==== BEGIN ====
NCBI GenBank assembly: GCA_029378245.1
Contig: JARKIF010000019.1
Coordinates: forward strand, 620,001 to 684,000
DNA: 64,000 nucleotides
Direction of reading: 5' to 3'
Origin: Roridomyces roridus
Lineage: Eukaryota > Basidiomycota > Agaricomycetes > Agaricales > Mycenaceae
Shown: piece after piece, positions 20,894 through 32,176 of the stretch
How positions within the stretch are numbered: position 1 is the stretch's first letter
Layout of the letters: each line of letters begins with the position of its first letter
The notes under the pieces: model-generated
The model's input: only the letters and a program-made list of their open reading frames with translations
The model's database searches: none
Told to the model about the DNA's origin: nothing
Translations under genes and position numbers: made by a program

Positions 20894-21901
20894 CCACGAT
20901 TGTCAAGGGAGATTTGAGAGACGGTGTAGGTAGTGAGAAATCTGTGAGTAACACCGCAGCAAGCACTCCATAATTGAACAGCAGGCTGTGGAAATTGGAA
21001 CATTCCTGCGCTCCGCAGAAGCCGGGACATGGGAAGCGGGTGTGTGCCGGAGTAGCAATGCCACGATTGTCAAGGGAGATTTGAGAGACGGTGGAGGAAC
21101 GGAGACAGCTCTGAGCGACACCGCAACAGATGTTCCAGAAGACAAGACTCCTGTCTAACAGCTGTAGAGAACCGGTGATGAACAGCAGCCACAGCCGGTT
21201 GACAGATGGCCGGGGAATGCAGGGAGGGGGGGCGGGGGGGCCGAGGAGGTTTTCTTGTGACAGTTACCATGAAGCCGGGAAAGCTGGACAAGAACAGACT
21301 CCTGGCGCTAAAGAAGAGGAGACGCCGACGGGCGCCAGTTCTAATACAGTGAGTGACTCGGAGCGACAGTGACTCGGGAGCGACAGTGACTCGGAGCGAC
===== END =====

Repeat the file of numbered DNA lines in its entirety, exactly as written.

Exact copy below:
NCBI GenBank assembly: GCA_029378245.1
Contig: JARKIF010000019.1
Coordinates: forward strand, 620,001 to 684,000
DNA: 64,000 nucleotides
Direction of reading: 5' to 3'
Origin: Roridomyces roridus
Lineage: Eukaryota > Basidiomycota > Agaricomycetes > Agaricales > Mycenaceae
Shown: piece after piece, positions 20,894 through 32,176 of the stretch
How positions within the stretch are numbered: position 1 is the stretch's first letter
Layout of the letters: each line of letters begins with the position of its first letter
The notes under the pieces: model-generated
The model's input: only the letters and a program-made list of their open reading frames with translations
The model's database searches: none
Told to the model about the DNA's origin: nothing
Translations under genes and position numbers: made by a program

Positions 20894-21901
20894 CCACGAT
20901 TGTCAAGGGAGATTTGAGAGACGGTGTAGGTAGTGAGAAATCTGTGAGTAACACCGCAGCAAGCACTCCATAATTGAACAGCAGGCTGTGGAAATTGGAA
21001 CATTCCTGCGCTCCGCAGAAGCCGGGACATGGGAAGCGGGTGTGTGCCGGAGTAGCAATGCCACGATTGTCAAGGGAGATTTGAGAGACGGTGGAGGAAC
21101 GGAGACAGCTCTGAGCGACACCGCAACAGATGTTCCAGAAGACAAGACTCCTGTCTAACAGCTGTAGAGAACCGGTGATGAACAGCAGCCACAGCCGGTT
21201 GACAGATGGCCGGGGAATGCAGGGAGGGGGGGCGGGGGGGCCGAGGAGGTTTTCTTGTGACAGTTACCATGAAGCCGGGAAAGCTGGACAAGAACAGACT
21301 CCTGGCGCTAAAGAAGAGGAGACGCCGACGGGCGCCAGTTCTAATACAGTGAGTGACTCGGAGCGACAGTGACTCGGGAGCGACAGTGACTCGGAGCGAC